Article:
It is a pity that there are no French aris- tocrats to compare with the Jacobite courtiers, though the same painters — Largilliere, Rigaud, De Troy and A.-S. Belle — were used by both. They would give some idea of the difference in tone between Versailles and Saint-Germain, showing the opulent extravagance of the French with their relaxed poses and tum- bling draperies as against the sartorial restraint and stiffened backbones of the less prosperous British.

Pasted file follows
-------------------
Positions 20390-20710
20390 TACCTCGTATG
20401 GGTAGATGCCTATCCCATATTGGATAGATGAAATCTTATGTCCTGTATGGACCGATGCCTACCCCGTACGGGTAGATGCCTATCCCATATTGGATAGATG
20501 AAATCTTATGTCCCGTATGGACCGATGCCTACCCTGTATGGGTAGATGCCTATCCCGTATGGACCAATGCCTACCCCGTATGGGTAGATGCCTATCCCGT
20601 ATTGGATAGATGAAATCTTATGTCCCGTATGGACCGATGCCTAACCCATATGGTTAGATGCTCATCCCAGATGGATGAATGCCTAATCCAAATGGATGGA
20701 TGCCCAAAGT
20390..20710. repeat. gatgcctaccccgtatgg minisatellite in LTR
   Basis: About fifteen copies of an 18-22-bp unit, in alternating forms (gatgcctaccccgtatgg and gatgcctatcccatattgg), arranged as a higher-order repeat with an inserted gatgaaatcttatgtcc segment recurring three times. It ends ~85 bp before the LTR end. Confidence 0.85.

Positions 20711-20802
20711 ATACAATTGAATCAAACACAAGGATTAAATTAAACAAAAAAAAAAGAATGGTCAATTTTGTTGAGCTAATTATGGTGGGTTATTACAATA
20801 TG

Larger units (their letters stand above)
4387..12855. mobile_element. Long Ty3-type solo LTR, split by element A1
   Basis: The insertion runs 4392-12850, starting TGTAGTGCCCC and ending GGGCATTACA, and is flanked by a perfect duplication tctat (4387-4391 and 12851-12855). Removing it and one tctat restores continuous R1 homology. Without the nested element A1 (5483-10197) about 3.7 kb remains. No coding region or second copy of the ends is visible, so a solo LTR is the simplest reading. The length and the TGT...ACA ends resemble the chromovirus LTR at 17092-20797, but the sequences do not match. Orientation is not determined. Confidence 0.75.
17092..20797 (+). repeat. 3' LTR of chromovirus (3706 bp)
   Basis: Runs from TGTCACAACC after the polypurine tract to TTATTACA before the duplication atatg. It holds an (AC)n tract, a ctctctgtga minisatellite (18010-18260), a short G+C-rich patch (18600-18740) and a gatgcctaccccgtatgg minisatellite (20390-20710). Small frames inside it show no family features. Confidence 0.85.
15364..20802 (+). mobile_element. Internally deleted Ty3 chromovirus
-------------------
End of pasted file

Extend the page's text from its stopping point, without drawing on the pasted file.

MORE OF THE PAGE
The sad fortunes of the Stuarts in their many failed attempts at a comeback are illustrated by the texts of declarations and treaties, anti-Jacobite pamphlets and tracts. Medals symbolically show their hopes and intentions: a ship without sails tossed on a stormy sea meaning distress but not ruin, or a cornucopia for the peace and prosperi- ty their return will ensure. In 1712 the much loved Louise-Marie died of smallpox, and the following year James Francis Edward was banished from France under the terms of the Treaty of Utrecht. Queen Mary lived on at Saint-Germain until her death in 1718, cutting her expenses to the bone in order to help the Jacobite refugees who continued to arrive after the failure of the '15. The court dwindled away, a few loyal retainers with nowhere else to go staying on until the middle of the century, while the supporters who had brawled and spied and plotted there went off to join other armies in the service of different kings. The quiet town of Saint-Germain returned to somnolence, falling back on its earlier glory as the birthplace of Louis XIV and forgetting — until now — that quarter- century of perturbation.